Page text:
Two tiny finger bones found in a cave in Poland tell a pretty grim story: Sometime about 115,000 years ago, a "large bird" ate a Neanderthal child, Live Science reports. According to CNN, scientists determined the fate of the child based on the bones' porous surface, which, per researcher Pawel Valde-Nowak, resulted from the bones "passing through the digestive system of a large bird." What isn't known is whether the bird killed and ate the child, thought to be 5 to 7 years old, or if the child was already dead and the bird was a scavenger. Either way, Valde-Nowak says in a statement, "This is the first known example from the Ice Age."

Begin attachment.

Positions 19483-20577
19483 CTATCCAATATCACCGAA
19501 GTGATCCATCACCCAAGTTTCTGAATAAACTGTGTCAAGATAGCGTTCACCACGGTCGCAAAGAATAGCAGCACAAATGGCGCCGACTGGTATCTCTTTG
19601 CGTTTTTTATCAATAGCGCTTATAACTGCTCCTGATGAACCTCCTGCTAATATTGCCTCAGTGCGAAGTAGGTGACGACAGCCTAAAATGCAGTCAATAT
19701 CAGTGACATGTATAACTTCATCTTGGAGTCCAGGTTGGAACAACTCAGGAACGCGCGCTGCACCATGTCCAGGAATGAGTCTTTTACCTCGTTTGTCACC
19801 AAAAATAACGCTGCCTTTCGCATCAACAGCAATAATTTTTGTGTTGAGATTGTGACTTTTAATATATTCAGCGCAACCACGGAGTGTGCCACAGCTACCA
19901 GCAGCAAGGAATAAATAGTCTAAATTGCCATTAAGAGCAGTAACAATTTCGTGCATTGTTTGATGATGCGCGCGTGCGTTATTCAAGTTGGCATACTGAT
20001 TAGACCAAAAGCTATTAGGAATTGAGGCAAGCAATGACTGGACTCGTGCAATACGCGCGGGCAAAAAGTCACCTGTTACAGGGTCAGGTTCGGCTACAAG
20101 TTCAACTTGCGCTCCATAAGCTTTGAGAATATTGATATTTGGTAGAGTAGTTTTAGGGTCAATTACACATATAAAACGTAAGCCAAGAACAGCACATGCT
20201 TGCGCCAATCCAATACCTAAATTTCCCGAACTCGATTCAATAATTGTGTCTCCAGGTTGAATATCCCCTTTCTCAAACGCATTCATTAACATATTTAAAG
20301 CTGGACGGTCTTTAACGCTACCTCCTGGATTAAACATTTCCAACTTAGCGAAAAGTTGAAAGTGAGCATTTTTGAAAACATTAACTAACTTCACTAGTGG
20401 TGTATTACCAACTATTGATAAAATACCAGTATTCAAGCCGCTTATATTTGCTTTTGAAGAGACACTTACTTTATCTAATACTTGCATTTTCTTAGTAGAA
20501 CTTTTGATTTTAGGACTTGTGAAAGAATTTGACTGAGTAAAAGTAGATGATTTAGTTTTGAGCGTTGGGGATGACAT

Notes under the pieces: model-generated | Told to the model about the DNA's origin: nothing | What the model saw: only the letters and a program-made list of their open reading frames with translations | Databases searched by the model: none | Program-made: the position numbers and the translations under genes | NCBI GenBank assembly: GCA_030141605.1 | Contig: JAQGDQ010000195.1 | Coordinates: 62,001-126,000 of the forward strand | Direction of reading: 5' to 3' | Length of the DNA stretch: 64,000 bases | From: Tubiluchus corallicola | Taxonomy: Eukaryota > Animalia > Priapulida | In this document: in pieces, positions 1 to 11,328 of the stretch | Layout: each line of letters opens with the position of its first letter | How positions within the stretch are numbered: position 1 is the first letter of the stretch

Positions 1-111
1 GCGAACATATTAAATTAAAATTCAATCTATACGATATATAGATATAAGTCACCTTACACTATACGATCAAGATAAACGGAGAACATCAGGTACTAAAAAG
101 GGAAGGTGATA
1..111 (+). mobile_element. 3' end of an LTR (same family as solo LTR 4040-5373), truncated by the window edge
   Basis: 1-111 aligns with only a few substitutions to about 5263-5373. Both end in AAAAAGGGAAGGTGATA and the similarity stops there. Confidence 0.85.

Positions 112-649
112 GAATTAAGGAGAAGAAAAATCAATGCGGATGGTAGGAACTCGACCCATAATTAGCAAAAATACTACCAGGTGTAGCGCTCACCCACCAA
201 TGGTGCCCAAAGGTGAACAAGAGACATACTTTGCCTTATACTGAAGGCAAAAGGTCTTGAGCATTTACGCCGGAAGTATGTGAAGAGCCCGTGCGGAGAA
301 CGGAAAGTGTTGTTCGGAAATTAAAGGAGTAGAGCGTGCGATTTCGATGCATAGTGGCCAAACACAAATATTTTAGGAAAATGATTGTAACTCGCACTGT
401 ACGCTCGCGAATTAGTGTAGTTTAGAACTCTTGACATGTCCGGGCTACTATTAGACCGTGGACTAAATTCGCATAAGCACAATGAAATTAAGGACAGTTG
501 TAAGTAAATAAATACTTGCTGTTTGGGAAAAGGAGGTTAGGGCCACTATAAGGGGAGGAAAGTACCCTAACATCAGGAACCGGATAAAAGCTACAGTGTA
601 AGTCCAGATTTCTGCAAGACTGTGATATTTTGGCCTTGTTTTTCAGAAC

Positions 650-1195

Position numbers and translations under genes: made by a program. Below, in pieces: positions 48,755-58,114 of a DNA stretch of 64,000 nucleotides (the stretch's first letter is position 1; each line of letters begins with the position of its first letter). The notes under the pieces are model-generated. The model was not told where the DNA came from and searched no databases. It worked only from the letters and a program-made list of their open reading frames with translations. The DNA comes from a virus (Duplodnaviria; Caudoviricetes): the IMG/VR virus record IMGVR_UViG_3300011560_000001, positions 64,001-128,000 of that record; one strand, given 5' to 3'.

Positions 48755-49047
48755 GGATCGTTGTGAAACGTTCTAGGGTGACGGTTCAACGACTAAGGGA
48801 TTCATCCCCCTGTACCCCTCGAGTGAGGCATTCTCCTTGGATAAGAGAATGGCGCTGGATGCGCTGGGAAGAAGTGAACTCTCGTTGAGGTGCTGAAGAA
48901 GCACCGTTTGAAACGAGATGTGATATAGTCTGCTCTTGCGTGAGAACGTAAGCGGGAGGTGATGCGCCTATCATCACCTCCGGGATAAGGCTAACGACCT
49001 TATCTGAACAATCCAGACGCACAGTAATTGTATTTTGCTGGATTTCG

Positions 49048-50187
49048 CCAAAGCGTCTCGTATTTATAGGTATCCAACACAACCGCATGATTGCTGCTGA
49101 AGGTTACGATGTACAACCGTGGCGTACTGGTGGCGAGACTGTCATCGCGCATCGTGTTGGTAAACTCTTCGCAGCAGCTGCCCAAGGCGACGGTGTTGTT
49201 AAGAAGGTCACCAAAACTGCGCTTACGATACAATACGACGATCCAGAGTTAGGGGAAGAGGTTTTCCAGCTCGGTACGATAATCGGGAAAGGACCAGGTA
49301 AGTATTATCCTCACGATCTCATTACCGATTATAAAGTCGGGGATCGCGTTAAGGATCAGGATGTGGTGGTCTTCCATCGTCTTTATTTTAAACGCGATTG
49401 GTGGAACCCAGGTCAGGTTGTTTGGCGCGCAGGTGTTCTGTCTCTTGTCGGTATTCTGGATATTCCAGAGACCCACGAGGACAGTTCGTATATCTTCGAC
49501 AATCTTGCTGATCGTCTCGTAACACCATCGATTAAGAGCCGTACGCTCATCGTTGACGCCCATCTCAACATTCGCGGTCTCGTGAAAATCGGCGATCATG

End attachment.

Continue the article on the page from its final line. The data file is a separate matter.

Because of the poor condition of the bones, DNA analysis is not an option, according to reports. Nonetheless, the bones, discovered in Ciemna Cave, are an important find in Poland, as they are the oldest human remains unearthed in the country. Previously, the oldest human remains found in Poland were three Neanderthal molars dated to be about 52,000 years old. The finger bones, which measure just a centimeter in length, were found among animal bones a few years ago about 9 feet below the cave's current surface, per CNN. It wasn't until the bones were analyzed this year that researchers realized they were from a human. (Read how a bit of cave dirt has changed archaeology.)